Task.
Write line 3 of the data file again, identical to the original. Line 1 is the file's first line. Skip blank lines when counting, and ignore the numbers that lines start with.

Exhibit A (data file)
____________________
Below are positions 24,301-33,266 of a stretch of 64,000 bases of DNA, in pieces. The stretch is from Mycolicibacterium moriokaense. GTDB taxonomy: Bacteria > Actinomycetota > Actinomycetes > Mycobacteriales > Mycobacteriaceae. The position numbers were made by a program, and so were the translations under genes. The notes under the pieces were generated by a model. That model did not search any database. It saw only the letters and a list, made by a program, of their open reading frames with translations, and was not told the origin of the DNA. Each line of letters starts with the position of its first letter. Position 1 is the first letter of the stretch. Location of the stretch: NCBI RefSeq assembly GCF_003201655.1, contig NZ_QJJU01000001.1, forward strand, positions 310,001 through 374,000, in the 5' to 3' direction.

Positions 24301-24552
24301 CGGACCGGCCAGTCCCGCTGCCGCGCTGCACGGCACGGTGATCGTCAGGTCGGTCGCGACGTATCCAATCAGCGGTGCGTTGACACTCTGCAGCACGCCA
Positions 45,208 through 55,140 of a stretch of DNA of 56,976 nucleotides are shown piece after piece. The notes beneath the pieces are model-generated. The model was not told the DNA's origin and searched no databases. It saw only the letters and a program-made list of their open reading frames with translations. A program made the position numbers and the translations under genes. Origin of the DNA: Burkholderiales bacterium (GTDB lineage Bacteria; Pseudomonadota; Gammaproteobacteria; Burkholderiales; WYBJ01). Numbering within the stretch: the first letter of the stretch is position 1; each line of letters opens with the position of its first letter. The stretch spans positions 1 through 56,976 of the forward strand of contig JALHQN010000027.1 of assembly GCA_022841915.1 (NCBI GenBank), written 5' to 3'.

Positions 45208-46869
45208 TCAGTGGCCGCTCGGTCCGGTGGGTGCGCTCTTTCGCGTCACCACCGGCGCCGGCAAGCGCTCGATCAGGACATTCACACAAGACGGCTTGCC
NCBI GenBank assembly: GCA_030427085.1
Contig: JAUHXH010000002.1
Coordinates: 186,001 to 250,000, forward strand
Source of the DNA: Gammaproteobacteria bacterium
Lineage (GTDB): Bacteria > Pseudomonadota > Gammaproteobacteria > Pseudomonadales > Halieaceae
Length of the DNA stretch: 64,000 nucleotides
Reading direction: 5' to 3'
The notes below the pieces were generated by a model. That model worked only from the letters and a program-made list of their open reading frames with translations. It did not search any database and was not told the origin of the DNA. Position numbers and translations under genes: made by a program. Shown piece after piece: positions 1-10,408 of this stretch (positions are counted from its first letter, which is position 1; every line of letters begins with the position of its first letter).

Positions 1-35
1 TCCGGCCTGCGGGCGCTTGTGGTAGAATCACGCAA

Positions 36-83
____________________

24301 CGGACCGGCCAGTCCCGCTGCCGCGCTGCACGGCACGGTGATCGTCAGGTCGGTCGCGACGTATCCAATCAGCGGTGCGTTGACACTCTGCAGCACGCCA